Three former health ministers help defeat bill to bar print media tobacco ads

Newspaper publishers lobbied against bill, fearing loss of advertising income.

By
November 17, 2005 08:33
3 minute read.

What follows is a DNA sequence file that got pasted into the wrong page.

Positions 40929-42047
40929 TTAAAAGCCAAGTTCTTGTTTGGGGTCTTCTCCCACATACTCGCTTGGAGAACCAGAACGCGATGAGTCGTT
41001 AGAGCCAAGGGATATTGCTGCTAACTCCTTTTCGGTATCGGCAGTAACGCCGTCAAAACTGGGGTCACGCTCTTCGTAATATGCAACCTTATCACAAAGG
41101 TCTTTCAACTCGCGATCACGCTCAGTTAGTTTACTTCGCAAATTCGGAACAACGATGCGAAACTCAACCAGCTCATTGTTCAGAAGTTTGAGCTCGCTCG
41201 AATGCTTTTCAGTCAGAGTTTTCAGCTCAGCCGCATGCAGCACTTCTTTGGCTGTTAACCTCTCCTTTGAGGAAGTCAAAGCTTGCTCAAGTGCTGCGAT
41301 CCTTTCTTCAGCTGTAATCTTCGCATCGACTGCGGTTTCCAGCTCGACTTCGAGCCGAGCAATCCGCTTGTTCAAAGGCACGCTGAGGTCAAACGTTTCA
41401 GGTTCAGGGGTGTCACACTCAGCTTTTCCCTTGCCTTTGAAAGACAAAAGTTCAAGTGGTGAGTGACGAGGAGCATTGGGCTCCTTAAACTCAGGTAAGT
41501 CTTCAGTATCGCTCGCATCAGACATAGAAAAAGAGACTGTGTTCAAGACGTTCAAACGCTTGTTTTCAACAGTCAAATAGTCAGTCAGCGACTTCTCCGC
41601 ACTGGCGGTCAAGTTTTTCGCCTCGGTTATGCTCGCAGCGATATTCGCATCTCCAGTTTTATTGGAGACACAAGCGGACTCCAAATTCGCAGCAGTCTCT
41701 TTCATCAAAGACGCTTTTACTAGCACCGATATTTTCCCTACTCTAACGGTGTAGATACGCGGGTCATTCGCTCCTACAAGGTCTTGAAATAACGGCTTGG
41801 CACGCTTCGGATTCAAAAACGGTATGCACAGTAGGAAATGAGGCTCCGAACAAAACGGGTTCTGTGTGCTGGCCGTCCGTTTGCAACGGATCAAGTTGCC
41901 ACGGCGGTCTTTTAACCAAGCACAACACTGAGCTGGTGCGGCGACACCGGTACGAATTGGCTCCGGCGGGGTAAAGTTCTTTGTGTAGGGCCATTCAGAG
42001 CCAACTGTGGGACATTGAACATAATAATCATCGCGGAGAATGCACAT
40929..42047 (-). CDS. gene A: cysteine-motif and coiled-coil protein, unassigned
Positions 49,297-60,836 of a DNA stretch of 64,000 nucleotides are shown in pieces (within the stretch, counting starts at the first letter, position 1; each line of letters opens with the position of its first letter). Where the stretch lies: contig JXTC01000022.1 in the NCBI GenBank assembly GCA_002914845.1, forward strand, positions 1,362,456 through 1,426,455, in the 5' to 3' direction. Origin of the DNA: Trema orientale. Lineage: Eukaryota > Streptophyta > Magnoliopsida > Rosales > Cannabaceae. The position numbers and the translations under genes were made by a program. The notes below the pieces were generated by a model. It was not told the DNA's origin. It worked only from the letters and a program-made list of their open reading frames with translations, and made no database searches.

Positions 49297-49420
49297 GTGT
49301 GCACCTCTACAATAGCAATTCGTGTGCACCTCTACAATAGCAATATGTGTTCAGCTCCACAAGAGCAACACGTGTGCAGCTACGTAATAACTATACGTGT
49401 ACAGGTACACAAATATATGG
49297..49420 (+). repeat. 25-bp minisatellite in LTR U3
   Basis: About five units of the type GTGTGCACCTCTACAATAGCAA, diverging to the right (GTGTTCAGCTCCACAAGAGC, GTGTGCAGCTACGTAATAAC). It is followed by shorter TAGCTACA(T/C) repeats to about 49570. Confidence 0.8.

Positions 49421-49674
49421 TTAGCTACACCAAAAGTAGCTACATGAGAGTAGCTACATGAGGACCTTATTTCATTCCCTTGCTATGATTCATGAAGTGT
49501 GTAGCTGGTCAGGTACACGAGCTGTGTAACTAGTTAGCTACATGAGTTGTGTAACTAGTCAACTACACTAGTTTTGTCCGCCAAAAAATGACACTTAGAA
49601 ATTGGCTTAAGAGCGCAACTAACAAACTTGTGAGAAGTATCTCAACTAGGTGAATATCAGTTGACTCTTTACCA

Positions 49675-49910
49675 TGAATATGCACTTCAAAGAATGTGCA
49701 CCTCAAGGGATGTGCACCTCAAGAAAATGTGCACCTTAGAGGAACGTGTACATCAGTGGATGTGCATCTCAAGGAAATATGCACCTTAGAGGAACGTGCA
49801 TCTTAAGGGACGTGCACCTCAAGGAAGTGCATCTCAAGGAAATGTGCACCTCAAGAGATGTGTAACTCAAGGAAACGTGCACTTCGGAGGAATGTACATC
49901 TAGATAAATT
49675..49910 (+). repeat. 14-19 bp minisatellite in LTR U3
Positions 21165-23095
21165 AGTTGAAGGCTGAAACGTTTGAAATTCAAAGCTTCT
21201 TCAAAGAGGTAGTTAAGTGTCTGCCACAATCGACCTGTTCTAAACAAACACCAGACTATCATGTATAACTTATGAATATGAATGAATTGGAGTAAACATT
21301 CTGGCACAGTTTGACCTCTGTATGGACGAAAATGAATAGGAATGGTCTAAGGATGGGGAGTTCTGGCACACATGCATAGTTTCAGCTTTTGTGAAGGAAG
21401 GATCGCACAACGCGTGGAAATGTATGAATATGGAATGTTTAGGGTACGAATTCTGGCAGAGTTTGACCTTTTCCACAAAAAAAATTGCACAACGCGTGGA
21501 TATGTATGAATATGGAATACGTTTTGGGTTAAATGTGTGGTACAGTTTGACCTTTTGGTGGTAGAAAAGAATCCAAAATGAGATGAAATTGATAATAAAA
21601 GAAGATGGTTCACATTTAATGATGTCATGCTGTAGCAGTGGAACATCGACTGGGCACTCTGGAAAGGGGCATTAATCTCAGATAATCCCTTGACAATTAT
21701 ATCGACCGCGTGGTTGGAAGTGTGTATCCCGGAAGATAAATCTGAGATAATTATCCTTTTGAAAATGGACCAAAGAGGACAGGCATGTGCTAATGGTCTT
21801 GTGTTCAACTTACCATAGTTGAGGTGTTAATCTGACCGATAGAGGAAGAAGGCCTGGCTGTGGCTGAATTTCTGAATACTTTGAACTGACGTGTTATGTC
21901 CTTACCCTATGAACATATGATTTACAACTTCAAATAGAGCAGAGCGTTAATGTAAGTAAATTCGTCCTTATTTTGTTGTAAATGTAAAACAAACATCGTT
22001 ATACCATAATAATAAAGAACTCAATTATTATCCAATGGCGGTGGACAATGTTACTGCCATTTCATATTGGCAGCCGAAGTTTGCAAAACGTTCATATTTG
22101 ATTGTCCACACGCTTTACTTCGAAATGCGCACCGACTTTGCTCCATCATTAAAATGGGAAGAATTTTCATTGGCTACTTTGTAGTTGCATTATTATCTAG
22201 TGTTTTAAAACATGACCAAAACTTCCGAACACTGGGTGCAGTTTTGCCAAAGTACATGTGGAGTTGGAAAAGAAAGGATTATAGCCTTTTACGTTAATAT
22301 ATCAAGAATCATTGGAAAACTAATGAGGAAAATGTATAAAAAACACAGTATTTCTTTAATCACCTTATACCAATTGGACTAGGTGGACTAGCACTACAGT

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Ehud Olmert, Haim Ramon and Ephraim Sneh (a physician by profession), three former health ministers, voted on Wednesday against a private member's bill to bar tobacco advertising in the print media and on the Internet. Health Minister Dan Naveh walked out and did not vote, saying he was "in favor" of the legislation but could not vote for it because it was opposed by the Ministerial Committee on Legislation. The vote in the preliminary reading was 26 for, 29 against, with two abstentions. "We are disappointed," said Amos Hausner, a veteran anti-tobacco lawyer and head of the Israel Council for the Prevention of Smoking. "It is regrettable that it was not a government-sponsored bill, which would then have passed, especially since the health minister signed and then approved the ratification of the World Health Organization's Tobacco Control Convention that stipulates tobacco advertising is to be prohibited in the print media and on Internet sites." Hausner added that legislatures in the United Kingdom, France, Italy and most of Europe barred such advertising years ago, but the Knesset has not. The private member's bill, initiated by Meretz MK Haim Oron and Shas MK and former health minister Nissim Dahan, was strongly opposed by Hebrew newspaper publishers who, according to Oron, vigorously lobbied against it in the Knesset out of concern for their loss of tobacco advertising income. The government can at any time bring up its own bill to bar tobacco advertising in the print media and on the Internet. No comment was available from the Health Ministry on why it has not done so. If the government does not, another private member's bill can be initiated in six months. At present, tobacco advertising is prohibited in the electronic media, on billboards and in youth magazines. Hausner charged that opponents of the bill aimed at "buying the favor of newspapers," which covet tobacco ad income and tend to write less about the horrendous health damage caused by smoking. When newspapers such as The New York Times and The Washington Post voluntarily stopped accepting tobacco ads, he noted, they started publishing a lot more articles about the harm caused by tobacco. The vote went largely according to party lines, with Cabinet secretary Likud MK Gideon Sa'ar seen on the Knesset TV channel going from one MK to another trying to persuade them to vote against it and being reprimanded from the podium. Most of the Likud voted against, including Prime Minister Ariel Sharon, his son MK Omri Sharon (despite his devotion to environmental causes) and MK Moshe Kahalon. Knesset Speaker MK Reuven Rivlin, MK Ayoub Kara and MK David Levy were the only Likud legislators to vote in favor. Among the supporters were MKs Ilan Shalgi, Benny Elon, Michael Nudelman, Aryeh Eldad (a surgeon by profession) and Effie Eitam and Issam Mahoul. All Meretz and Shas MKs who were present voted in favor of the bill.

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